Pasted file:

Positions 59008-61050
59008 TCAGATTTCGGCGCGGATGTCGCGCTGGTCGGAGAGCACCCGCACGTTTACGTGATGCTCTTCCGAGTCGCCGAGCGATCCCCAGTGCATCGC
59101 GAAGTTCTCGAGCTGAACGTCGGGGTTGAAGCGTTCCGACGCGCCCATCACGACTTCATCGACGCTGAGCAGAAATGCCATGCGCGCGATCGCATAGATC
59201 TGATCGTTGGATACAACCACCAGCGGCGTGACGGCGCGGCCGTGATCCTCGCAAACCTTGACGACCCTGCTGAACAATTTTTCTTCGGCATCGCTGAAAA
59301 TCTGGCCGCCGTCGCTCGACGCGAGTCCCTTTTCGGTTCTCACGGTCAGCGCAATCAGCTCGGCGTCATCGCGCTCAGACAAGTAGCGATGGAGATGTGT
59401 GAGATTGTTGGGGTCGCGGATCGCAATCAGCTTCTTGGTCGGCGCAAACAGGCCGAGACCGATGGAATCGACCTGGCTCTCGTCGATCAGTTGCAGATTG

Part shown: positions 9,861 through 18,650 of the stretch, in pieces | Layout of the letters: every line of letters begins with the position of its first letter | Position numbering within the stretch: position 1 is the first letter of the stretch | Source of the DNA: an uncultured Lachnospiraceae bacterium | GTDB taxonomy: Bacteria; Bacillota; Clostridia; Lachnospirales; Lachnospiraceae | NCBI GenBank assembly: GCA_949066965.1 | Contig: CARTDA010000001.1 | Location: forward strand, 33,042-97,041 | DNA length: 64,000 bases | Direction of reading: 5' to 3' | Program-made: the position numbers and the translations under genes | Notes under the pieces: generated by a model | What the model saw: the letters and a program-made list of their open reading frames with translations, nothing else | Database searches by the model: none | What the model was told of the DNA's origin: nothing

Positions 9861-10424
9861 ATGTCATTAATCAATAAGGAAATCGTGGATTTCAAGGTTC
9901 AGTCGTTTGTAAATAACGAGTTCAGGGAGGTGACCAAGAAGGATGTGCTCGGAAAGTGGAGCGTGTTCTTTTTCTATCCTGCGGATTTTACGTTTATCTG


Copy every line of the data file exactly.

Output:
Positions 59008-61050
59008 TCAGATTTCGGCGCGGATGTCGCGCTGGTCGGAGAGCACCCGCACGTTTACGTGATGCTCTTCCGAGTCGCCGAGCGATCCCCAGTGCATCGC
59101 GAAGTTCTCGAGCTGAACGTCGGGGTTGAAGCGTTCCGACGCGCCCATCACGACTTCATCGACGCTGAGCAGAAATGCCATGCGCGCGATCGCATAGATC
59201 TGATCGTTGGATACAACCACCAGCGGCGTGACGGCGCGGCCGTGATCCTCGCAAACCTTGACGACCCTGCTGAACAATTTTTCTTCGGCATCGCTGAAAA
59301 TCTGGCCGCCGTCGCTCGACGCGAGTCCCTTTTCGGTTCTCACGGTCAGCGCAATCAGCTCGGCGTCATCGCGCTCAGACAAGTAGCGATGGAGATGTGT
59401 GAGATTGTTGGGGTCGCGGATCGCAATCAGCTTCTTGGTCGGCGCAAACAGGCCGAGACCGATGGAATCGACCTGGCTCTCGTCGATCAGTTGCAGATTG

Part shown: positions 9,861 through 18,650 of the stretch, in pieces | Layout of the letters: every line of letters begins with the position of its first letter | Position numbering within the stretch: position 1 is the first letter of the stretch | Source of the DNA: an uncultured Lachnospiraceae bacterium | GTDB taxonomy: Bacteria; Bacillota; Clostridia; Lachnospirales; Lachnospiraceae | NCBI GenBank assembly: GCA_949066965.1 | Contig: CARTDA010000001.1 | Location: forward strand, 33,042-97,041 | DNA length: 64,000 bases | Direction of reading: 5' to 3' | Program-made: the position numbers and the translations under genes | Notes under the pieces: generated by a model | What the model saw: the letters and a program-made list of their open reading frames with translations, nothing else | Database searches by the model: none | What the model was told of the DNA's origin: nothing

Positions 9861-10424
9861 ATGTCATTAATCAATAAGGAAATCGTGGATTTCAAGGTTC
9901 AGTCGTTTGTAAATAACGAGTTCAGGGAGGTGACCAAGAAGGATGTGCTCGGAAAGTGGAGCGTGTTCTTTTTCTATCCTGCGGATTTTACGTTTATCTG